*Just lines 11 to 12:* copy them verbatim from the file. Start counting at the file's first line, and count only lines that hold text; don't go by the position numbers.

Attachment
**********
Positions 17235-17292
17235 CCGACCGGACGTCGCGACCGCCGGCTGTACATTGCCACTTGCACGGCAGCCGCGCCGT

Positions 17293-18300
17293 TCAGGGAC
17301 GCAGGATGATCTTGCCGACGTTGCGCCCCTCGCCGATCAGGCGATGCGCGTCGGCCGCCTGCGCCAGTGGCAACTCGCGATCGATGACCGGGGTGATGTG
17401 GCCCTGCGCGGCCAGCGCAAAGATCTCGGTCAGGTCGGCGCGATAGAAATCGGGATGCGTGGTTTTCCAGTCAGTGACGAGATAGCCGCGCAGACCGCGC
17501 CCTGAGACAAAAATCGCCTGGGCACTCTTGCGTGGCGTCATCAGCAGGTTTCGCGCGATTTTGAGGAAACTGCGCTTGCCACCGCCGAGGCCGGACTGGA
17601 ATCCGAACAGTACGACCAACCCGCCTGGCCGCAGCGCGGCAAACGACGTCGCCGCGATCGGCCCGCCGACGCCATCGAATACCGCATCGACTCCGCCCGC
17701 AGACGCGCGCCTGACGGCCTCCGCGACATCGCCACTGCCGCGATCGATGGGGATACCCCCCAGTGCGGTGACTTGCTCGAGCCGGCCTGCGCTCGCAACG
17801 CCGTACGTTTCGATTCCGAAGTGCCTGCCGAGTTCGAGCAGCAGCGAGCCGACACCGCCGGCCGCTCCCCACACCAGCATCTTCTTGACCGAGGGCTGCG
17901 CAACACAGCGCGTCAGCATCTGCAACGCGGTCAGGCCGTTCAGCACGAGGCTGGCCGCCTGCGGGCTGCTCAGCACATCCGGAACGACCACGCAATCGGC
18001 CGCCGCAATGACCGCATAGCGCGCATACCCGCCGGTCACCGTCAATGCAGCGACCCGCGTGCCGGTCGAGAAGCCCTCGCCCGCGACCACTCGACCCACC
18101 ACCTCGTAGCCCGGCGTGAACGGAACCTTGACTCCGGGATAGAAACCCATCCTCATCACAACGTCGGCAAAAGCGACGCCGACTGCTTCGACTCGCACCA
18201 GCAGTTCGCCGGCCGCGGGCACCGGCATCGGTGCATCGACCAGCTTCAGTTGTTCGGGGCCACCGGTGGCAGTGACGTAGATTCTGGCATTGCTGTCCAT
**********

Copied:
17901 CAACACAGCGCGTCAGCATCTGCAACGCGGTCAGGCCGTTCAGCACGAGGCTGGCCGCCTGCGGGCTGCTCAGCACATCCGGAACGACCACGCAATCGGC
18001 CGCCGCAATGACCGCATAGCGCGCATACCCGCCGGTCACCGTCAATGCAGCGACCCGCGTGCCGGTCGAGAAGCCCTCGCCCGCGACCACTCGACCCACC